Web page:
As one of America’s favorite pastimes, alcohol consumption has become a near expected indulgence for celebratory occasions as well as an accepted lifestyle indulgence provided its done in moderation. In spite of its overall acceptance, regular alcohol use can place a person at risk of alcohol abuse and even addiction.
Casual drinking poses little to no risk for most people, whereas those most susceptible to alcohol’s effects may have real difficulty keeping things casual. For these reasons, being able to spot signs of a growing alcohol abuse problem can go a long way towards keeping the harmful effects of alcohol at bay.
The Alcohol Abuse Cycle
Alcohol has a cumulative effect on the brain’s ability to carry out its regulatory functions. This means, what starts out as casual drinking can evolve into a self-perpetuating pattern of abuse and eventual addiction over time.
While not everyone who drinks on occasion faces this risk, the larger the amount consumed and the more often a person drinks, the greater the potential. Once signs of alcohol abuse develop, this is the ideal time to seek out needed treatment help before the problem spins out of control.
If you need help finding a treatment that meets your specific needs, call our toll-free helpline at 800-654-0987 to speak with one of our addiction specialists.
Signs to Watch for
“Needing a Drink”
There’s a difference between “having a drink” and “needing a drink” after a long day at work or when in a social setting. In effect, just the habit of having a drink at certain times can kick off an alcohol abuse cycle without a person even knowing it.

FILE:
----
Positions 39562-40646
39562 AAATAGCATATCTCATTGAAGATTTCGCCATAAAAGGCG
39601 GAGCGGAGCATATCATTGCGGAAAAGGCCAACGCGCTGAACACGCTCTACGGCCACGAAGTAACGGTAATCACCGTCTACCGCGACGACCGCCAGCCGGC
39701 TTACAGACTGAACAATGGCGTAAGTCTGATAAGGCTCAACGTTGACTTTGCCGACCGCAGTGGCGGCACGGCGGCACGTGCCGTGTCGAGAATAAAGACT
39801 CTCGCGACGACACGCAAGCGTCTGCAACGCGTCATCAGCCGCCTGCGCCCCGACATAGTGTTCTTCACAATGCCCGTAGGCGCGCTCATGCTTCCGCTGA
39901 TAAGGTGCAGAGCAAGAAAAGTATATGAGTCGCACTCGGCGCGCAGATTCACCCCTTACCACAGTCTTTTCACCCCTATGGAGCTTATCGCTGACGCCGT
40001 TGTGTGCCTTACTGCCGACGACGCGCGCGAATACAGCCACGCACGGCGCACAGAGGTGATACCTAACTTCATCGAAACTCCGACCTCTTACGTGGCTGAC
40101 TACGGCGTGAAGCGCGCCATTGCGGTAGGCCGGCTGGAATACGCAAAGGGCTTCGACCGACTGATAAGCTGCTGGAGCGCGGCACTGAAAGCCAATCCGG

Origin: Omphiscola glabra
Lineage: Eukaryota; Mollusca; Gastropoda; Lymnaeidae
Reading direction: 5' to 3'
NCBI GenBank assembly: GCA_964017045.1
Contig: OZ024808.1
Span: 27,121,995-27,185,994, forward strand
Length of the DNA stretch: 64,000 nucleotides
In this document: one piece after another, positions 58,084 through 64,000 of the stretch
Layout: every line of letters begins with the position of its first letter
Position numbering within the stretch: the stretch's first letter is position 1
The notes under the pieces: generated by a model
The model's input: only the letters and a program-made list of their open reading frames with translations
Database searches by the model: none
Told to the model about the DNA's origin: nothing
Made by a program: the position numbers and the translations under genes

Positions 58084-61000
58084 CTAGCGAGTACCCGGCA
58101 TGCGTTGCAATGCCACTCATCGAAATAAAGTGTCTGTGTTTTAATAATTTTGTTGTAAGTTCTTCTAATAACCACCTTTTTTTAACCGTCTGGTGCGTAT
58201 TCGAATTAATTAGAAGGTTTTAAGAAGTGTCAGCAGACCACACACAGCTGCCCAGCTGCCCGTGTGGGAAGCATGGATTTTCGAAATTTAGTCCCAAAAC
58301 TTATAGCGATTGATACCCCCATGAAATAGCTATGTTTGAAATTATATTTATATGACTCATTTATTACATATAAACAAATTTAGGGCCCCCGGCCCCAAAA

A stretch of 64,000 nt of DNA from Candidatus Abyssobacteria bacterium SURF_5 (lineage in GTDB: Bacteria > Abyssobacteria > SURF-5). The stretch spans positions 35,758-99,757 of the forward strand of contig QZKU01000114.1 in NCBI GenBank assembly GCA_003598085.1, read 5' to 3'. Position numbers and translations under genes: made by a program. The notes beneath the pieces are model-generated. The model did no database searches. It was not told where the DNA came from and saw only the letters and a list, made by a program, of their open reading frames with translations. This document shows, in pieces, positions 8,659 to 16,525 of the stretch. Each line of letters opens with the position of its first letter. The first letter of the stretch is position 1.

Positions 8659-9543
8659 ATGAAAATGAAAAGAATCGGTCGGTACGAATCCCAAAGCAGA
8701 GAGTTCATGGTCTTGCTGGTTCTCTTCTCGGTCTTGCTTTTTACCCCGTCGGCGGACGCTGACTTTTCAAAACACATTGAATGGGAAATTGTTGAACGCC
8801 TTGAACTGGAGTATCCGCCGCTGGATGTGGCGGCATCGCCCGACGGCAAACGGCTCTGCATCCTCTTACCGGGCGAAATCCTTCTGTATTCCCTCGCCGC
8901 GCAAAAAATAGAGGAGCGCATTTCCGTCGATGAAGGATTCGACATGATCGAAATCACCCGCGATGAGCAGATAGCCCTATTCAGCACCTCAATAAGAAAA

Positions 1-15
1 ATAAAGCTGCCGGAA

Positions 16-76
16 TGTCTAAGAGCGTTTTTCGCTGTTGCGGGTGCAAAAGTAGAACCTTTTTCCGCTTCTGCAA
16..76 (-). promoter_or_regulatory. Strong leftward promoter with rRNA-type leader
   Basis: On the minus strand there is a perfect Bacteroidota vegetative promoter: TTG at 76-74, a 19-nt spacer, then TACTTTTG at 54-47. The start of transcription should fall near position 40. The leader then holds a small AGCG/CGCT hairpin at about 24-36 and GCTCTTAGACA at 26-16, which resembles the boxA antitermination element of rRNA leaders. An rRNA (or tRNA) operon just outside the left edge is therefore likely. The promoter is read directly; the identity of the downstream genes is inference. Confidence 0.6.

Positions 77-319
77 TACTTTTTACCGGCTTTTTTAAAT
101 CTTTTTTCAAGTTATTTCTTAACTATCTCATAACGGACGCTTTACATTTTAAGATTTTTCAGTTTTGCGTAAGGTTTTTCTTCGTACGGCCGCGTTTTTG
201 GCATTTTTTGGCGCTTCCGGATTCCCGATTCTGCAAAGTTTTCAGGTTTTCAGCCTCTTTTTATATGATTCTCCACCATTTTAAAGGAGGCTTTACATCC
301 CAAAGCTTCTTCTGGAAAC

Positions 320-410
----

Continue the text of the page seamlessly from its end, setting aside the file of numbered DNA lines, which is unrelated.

From there, alcohol’s cumulative effects on the brain take on a life of their own.
The brain easily tolerates alcohol’s effects so a person must drink increasingly larger amounts to experience its desired effects. For someone who drinks “casually” on a nightly basis, having one more or two more drinks may not seem like a big deal, but alcohol’s effects start to take a toll over time.
Before long, binge drinking practices become necessary to experience alcohol’s “high” or relaxing effects.
Withdrawal episodes are a clear sign that casual drinking has turned into alcohol abuse. Symptoms, such as nausea, insomnia, depression and mood swings develop out of the rampant brain chemical imbalances brought on by frequent alcohol use.
While the occasional hangover poses little to no risk, someone who experiences hangovers several times a week has likely crossed over from casual drinking to alcohol abuse.
Society’s widespread acceptance of alcohol consumption can become a real problem for those most susceptible to alcohol’s damaging effects. It can be hard to take notice of one’s own drinking behaviors when it seems like everyone else is doing it.
Once alcohol abuse takes hold, it becomes increasingly harder to reduce intake amounts, let alone stop drinking. For these reasons, it’s especially important to take action at the first signs of alcohol abuse.